Stylish and sustainable: The rise of eco-friendly fashion
In the world of fashion, it’s always hard to keep up with the latest trends, styles and influencers. Who is the most relevant? What’s the latest thing? Feel a stress headache coming on from all the questions yet?
What has been continually on the rise, however, is the expansion of eco-friendly fashion. Famous eco-friendly fashion designers supporting this sustainable trend include the likes of Stella McCartney, Alternative Apparel, Eileen Fisher and Mara Hoffman.
The name Greta Thunberg has been trending as of late, as we’re sure you’ve seen. Her on-going fight for a better planet has concerns all individuals and industries alike, and that growing movement doesn’t exclude the fashion industry. In fact, scrutiny from campaigners and consumers alike has exposed many elements of fashion as destructive to the environment. And that’s sure to push manufacturers and retailers to change their ways in years to come.
Exactly what is eco-friendly fashion?
Eco-friendly fashion is the process of producing clothes with concern for the environment, better working conditions for manufacturers and a consideration of the health and well-being of the consumer.
Materials sourced to create these clothing products are often natural and made from raw materials such as cotton, in addition to being recycled for further usage.
In the world of fast fashion, it may seem that the increasing efforts and warnings from concerned scientists over the decline of the planet appear to be greeted by a brick wall as explored in our previous blog post.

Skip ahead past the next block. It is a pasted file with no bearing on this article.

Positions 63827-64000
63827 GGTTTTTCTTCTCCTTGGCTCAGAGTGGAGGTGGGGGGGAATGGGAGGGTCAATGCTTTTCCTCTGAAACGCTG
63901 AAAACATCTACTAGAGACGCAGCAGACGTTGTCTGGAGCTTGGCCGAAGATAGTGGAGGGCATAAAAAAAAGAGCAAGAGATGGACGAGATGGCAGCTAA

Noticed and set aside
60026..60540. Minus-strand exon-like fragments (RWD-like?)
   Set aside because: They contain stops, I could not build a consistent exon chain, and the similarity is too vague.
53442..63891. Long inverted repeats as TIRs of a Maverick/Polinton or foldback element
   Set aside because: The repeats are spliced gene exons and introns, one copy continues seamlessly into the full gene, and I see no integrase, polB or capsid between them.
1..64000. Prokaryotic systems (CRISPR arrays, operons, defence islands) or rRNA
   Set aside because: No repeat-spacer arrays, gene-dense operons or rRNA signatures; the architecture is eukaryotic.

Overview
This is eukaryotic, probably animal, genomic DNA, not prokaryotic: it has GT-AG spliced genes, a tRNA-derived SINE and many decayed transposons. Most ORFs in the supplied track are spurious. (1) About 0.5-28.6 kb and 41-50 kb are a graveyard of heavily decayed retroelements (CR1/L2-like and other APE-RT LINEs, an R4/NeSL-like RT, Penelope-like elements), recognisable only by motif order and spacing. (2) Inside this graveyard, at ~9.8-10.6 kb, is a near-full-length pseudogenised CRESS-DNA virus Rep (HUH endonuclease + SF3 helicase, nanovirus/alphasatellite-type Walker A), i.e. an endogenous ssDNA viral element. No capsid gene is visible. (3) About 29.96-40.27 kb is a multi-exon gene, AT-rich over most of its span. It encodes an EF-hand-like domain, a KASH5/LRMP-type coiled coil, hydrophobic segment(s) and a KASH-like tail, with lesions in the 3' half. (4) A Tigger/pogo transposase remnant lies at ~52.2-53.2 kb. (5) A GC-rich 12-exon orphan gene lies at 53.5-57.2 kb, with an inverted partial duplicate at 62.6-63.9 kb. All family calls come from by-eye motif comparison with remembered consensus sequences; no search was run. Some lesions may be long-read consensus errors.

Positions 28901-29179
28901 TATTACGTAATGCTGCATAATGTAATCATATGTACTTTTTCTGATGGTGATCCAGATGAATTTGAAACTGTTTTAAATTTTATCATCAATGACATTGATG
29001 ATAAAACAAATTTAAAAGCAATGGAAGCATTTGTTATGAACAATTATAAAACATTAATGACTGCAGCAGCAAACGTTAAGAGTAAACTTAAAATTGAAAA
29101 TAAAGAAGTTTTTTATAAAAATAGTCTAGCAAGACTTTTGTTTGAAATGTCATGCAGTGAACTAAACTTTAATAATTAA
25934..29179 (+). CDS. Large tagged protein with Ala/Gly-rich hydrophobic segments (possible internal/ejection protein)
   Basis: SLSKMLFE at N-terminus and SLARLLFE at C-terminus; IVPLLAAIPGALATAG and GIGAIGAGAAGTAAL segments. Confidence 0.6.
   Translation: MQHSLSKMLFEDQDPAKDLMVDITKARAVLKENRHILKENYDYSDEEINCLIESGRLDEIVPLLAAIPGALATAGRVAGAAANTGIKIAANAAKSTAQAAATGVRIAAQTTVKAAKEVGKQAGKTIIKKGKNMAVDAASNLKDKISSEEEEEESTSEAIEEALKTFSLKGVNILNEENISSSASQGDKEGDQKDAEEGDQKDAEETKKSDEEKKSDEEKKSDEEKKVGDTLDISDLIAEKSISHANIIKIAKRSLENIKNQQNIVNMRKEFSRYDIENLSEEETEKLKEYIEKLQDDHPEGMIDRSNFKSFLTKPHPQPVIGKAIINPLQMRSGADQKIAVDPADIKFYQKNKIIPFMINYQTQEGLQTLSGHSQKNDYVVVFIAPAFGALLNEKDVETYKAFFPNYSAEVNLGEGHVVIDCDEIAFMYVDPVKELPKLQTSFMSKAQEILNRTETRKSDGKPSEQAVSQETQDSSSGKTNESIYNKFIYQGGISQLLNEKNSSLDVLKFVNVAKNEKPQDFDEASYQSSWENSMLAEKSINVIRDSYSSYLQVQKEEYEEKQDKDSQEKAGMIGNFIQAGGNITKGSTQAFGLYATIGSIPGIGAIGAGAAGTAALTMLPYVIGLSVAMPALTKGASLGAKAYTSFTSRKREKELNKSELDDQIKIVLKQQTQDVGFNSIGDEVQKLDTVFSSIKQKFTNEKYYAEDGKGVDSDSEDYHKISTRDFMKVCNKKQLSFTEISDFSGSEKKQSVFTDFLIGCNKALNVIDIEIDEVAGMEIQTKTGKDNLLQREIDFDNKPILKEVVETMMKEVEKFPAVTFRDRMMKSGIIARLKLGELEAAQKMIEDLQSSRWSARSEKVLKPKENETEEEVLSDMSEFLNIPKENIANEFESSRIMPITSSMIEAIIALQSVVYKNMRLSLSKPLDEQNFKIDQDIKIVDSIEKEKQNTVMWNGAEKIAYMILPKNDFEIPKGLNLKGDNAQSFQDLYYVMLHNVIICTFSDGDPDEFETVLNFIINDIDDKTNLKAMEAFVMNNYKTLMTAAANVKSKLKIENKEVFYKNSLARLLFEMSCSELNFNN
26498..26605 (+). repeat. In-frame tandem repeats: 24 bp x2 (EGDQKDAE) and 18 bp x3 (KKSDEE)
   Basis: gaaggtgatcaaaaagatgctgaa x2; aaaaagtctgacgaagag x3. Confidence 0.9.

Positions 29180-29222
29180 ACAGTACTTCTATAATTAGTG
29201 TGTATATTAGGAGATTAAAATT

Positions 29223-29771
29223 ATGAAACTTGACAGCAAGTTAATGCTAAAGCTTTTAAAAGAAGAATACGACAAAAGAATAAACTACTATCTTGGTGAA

However, could things be turning around?
Influencers such as Grace Beverley (Formerly known as Grace Fit UK), a popular fitness and lifestyle coach, has been making waves in both the online and fashion industry as she has recently launched her eco-friendly fitness wear line TALA.
TALA’s claim to support ethical clothing is shown in the tagline for the brand:
We are more than just a sustainable brand, we give #TEAMTALA the choice to look cute, feel empowered AND care for the environment without breaking the bank.
And it’s not just influencers and who have been changing the game, fashion leaders including Stella McCartney, Riley Studio and Uinaji have taken environmental action to by using cruelty free, ethically sourced and recycled clothing.
London Fashion Week made history last year as the first main fashion week to go fur-free on its runway with more eco-friendly changes set to take place at future fashion events.
London-based brand, Hanna Fiedler, was a standout star at the most recent London Fashion Show who seeks to cut down on waste and inspire customers to adopt healthier and more environmentally conscious relationship with their clothes. Fielder states:
We understand sustainability as a journey of education and respect towards the people and the planet and are constantly striving to be a more responsible brand with a positive impact in the fashion industry.
The official Hanna Fiedler website
BUT WHY THE CHANGE?
Why now? Will this trend tire and move on as quickly as other short-lived fashion fads?
The topic of ethical fashion is more prominent now than ever before. Consumers are more careful and concerned about where their products are coming from which, in turn, encourages changes from the fashion providers.
Since 2018, Lyst saw a 66% increase in searches for sustainable fashion, which included related keywords like “ethical brands” and 16% for “organic cotton”. The search for the term “sustainable denim” resulted in a 187% increase in page views for sustainable denim brands.
So, now that brands are feeling the pressure and making the necessary changes, could the fashion industry really improve its lengthy past of fast fashion and bad habits?
With the current climate so vulnerable to the influence of celebrities, the media and our own peers, the fight for ethical fashion is not going away anytime soon!
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